FULLERTON –Three … two … one …
The pint-sized producer motions to Gloria Rice to start as four iPads aimed her way begin recording.
“My dad was in the Navy, so he was gone all the time,” Rice, 85, shares of her life as a child with a father in World War II. “We had no television … no video games.”
The resident of the Morningside of Fullerton retirement community sat at the head of a table talking about growing up during the Great Depression – hoping for just one Christmas present, a pair of roller skates – and the following war years for four Laguna Road Elementary fifth-graders who know nothing of either except what they’ve read in their textbooks.
Rice’s story and others recorded Friday by the tech-savvy students will be produced into digital biographies as part of the Fullerton School District’s new Story Angels program.
The students are using Adobe Spark to edit the footage with old photographs. In November, the children will return to Morningside for a screening of the completed multimedia projects.
“The curriculum is designed to get these kids communicating with someone from a different generation, to take their words and make them into a story,” said Pam Chow, project liaison with the superintendent’s office. “And the byproduct of this is the connections made between the students and the seniors.”
The school has 100 students participating, grouped in quartets with residents of the retirement community.
“There’s a lot of joy, a lot of enrichment, and not only for the children, but for our seniors,” said Diana Blidy, Morningside community life and services director. “They love seeing the look on the children’s faces when they tell their story and when the children say it back.
“Those (seniors) participating had been talking about this day for months.”
The students previously interviewed their seniors, taking notes and writing biographies in class.
Let her group tell it, and Patsy Zima slept in a barn with her pet goat. She set the record straight when her interviewers returned to Morningside on Friday with follow-up questions.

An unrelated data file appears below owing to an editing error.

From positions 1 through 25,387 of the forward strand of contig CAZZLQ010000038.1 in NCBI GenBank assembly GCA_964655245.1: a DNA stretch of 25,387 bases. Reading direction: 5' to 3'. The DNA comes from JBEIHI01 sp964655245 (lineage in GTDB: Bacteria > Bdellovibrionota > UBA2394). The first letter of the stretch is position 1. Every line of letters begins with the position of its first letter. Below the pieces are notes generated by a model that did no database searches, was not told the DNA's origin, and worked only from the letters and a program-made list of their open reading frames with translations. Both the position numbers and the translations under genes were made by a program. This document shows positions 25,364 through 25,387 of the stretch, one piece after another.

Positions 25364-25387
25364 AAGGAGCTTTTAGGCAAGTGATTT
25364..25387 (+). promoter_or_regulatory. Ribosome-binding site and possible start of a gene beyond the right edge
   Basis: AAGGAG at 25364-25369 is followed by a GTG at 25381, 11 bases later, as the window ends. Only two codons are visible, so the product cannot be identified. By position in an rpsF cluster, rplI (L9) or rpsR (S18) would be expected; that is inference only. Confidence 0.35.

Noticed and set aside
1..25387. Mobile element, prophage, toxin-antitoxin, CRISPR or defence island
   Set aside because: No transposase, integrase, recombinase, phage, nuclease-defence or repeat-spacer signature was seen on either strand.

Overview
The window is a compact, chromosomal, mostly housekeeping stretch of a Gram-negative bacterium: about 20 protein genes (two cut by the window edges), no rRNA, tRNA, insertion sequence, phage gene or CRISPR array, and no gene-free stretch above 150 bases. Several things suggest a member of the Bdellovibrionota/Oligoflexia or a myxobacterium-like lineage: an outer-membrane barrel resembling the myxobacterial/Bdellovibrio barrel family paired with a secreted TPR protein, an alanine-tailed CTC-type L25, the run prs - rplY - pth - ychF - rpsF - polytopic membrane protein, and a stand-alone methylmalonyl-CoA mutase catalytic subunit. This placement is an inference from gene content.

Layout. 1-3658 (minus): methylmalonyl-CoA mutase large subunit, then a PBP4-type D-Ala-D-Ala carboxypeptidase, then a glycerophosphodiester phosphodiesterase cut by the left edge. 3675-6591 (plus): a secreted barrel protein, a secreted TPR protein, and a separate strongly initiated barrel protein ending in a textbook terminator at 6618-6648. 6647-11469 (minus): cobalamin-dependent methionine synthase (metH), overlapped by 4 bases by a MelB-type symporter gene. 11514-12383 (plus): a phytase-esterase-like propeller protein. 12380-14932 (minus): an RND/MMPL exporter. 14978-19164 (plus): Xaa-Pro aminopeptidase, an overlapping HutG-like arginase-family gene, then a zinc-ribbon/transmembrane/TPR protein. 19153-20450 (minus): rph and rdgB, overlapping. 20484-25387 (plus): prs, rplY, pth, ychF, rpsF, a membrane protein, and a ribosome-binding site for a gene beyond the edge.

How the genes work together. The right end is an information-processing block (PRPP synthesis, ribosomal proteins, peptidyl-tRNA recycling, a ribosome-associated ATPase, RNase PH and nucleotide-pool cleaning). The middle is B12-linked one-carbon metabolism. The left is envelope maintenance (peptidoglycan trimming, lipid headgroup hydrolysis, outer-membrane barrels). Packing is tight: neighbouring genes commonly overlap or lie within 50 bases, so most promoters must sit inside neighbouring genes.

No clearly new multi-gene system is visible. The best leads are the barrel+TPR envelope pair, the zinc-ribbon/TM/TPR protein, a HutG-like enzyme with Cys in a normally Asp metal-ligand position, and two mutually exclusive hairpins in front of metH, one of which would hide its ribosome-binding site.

“What did you have to give up during the Great Depression?” students asked their subjects. “After you were drafted, what did you do before you had to leave for Korea?”
“What are War Dogs?”
Vi Barrett, 87, told her group about being the first female radio dispatcher in Los Angeles’ FBI office. She showed the students a photo of herself taken in the 1940s, sitting at her desk with a typewriter in the background, a gooseneck microphone and a rotary telephone.
“I want these kids to realize they can go apply for anything that they think they can have fun doing,” she said.
Virginia White, 86, walked into the Catalina Club at Morningside with four students prepared to record her story.
The students set up their iPads to capture her from different angles as she read about a trip she and her son took to the Colorado rapids 41 years ago.
“Bye, bye, Ms. White,” one fifth-grader said after filming.
“These children are showing empathy with older people as we tell them stories about what happened to us in our lives,” White said. “They’re learning the ability to talk to older people. Very bright children.”
Sophia Lopez, 10, was one of the students who interviewed Rice. Harder than recording and editing a digital biography, Sophia said, was coming up with questions and writing a script to be read on camera.
“We learned how impactful these moments were in their lives, and why we should be grateful for things we have,” said Alana Alvarado, 10, who wrote her biography on Joan Ditmore, who spoke about her time helping refugee children in Africa. “There are life lessons we can learn from these senior citizens.”
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